Out of touch

I spent a month recently in a 12th-floor ward of the new Royal London Hospital in Whitechapel. Except for the thrilling views of the capital it provides, it is an undistinguished public building, not least because like all hospitals nowadays its corridors are lined with ‘Art’. Not even I could raise a flicker of interest as I was wheeled, sitting or prone, backwards and forwards along passages lined with studio fillers and eyesores. Indeed, more than once I felt an urge to damage the more bombastic abstract daubs which I grew to loathe: their irrelevant avoidance of a subject was an insulting imposition in the context of such lived anxiety and discomfort. Who do these hospital administrators and self-styled ‘curators’ think they’re kidding about the therapeutic value of this stuff? And in all the weeks I didn’t see a single other person stop to look at anything – in this respect it reminded me of the National Gallery. Fortunately, my ward was spared this nonsense. The only visual interest was in the picture window views of what for those of us peering out was a very distant seeming and wistful outside world.

From my bed I had the worst possible view, a panorama restricted by the hideous wing opposite. It looked north east away from our great meandering river, City monoliths, pretty Wren churches and Greenwich majesty, towards the suburban wasteland of Walthamstow and Gant’s Hill. Central to this limited aspect was our Airfix Olympic stadium with its pet cancer … Anish Kapoor’s Orbit. Disappearing anonymously among cranes and building sites, the little Indian’s inoperable whimsy looked as helpless as any other unfinished structure. Every time I opened my eyes there it was, drug-induced hallucination having the power to transform it into visionary torture. I knew exactly how Macbeth felt at the banquet – “quit my sight”. And every time I wondered what the hell it was there for.

To discover if it owned any sense I tried drawing it, but it was formless and ungainly, without distinctive mark or symbol, rhyme or reason. Nothing commended it. Neither were the nurses any more insightful. Most hadn’t noticed its existence and of the remainder not one had a kind word, the most frequent observation being: “What’s it supposed to be?” (Incidentally, this is an intelligent question.) Given the shortages, abuse and poor conditions under which these generally marvellous carers toil, this ‘sculpture’ seemed a public folly too far.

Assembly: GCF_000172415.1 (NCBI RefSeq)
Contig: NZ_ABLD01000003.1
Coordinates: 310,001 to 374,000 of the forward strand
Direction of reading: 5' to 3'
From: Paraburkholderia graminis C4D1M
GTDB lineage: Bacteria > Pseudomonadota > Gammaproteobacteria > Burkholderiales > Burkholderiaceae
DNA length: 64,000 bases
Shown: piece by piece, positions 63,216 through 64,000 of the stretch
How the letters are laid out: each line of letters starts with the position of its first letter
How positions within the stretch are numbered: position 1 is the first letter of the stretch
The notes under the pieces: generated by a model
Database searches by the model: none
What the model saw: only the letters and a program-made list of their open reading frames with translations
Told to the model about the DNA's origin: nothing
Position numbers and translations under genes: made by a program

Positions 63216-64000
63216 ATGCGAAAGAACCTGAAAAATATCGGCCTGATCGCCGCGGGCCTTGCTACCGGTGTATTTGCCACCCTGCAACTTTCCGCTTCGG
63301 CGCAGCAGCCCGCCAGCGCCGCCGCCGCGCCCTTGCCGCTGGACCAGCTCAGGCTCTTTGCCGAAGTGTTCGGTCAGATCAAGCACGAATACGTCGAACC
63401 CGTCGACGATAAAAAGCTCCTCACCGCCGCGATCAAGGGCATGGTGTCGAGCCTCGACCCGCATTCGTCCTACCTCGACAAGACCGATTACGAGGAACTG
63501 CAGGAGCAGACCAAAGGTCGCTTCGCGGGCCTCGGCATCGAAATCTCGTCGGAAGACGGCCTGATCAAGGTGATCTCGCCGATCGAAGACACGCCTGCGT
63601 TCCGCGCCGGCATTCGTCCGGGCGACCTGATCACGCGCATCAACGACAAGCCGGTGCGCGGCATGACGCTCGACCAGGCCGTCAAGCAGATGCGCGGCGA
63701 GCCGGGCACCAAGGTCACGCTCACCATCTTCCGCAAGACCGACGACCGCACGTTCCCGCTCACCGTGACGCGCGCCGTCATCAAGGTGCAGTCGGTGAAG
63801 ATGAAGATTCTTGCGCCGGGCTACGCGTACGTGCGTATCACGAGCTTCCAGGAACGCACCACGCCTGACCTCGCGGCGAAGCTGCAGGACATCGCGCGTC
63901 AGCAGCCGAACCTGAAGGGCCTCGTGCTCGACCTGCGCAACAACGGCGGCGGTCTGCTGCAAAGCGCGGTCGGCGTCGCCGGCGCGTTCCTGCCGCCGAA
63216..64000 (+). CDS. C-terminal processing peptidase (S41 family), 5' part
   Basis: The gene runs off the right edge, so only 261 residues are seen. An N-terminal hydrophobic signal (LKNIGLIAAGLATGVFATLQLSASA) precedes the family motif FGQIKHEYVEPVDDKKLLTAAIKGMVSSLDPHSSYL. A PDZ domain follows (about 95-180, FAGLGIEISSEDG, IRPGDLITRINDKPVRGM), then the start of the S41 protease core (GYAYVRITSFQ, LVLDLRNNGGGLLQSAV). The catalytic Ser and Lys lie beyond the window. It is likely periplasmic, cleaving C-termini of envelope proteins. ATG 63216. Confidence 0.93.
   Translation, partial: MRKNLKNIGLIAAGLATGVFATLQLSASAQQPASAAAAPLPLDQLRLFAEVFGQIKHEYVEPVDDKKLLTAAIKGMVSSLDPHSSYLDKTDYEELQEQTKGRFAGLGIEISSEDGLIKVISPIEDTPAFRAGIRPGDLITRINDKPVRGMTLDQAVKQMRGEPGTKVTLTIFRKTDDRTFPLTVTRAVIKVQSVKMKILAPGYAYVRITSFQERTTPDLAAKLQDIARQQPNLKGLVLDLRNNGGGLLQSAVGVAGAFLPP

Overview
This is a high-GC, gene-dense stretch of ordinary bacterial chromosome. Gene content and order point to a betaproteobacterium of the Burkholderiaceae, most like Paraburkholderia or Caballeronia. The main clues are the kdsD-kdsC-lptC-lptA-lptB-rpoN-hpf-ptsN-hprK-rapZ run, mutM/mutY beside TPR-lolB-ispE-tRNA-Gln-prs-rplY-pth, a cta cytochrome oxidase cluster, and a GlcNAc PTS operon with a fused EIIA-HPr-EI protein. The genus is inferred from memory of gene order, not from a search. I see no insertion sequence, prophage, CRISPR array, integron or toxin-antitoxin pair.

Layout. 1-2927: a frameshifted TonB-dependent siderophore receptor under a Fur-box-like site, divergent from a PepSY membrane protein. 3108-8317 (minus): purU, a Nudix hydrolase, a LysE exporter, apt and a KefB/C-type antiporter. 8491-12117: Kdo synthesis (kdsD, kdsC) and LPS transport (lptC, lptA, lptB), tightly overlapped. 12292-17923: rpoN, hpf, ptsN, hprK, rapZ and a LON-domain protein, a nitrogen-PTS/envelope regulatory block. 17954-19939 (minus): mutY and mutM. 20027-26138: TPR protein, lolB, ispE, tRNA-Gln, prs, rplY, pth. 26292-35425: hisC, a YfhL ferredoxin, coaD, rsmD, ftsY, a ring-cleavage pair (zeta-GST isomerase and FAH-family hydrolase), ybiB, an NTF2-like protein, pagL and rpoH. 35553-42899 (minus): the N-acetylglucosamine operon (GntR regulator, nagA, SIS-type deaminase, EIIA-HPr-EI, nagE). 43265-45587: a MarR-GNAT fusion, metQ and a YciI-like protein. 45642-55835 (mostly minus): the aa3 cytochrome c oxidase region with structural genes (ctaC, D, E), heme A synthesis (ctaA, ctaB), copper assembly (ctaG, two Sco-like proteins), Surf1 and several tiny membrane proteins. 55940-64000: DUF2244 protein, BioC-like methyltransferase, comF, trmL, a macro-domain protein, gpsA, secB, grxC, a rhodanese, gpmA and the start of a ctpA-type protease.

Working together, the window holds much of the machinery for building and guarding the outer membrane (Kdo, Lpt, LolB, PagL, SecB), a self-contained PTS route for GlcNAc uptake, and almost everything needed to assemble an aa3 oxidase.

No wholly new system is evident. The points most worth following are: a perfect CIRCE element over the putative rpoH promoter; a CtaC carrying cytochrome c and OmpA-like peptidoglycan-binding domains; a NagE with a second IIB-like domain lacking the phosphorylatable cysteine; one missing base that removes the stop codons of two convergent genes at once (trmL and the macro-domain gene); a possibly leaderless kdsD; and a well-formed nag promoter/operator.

Orbit is a perfect example of the trash you get if you allow art to be governed by a small number of people with mutual interests, none of which concerns public desires or needs. For this is specialist gallery art foisted on a bemused populace. Orbit is and will remain meaningless to everyone who looks at it. It will never become a source of national pride or a rousing emblem because, unlike, say, the Peel Monument on the Pennine ridge above my home town, it is not assertive, commemorative or instantly recognisable, and being asymmetrical, it has no fixed image in memory, no face, no charm. It is the opposite of beautiful and it tells no story and invites no thought. Also, it fails the important Lavender Hill Mob Test: no one will buy a souvenir Orbit in the way that millions own dinky Eiffel Towers, whether of stolen gold, base metal or otherwise.

Like all the art commissioned for the Olympics which was supposed to form part of the event’s legacy, Orbit is a characterless failure and represents a missed opportunity precisely because it was the result of a State Art establishment stitch-up. Wherever you look into its evolution, all over it are the mucky fingerprints of President-For-Life Serota and his Usual Suspects. Whenever this shower is involved you just know you’re going to get overhyped, over-rated, overpriced shit.

An essential of public art is that you know what you are looking at and why it was put there. This demands that an artist explores beyond his own motivations and aspires to tap a collective spirit. But, of course, this is precisely the self-effacing quality of which tenth-raters in contemporary art are incapable.

David Lee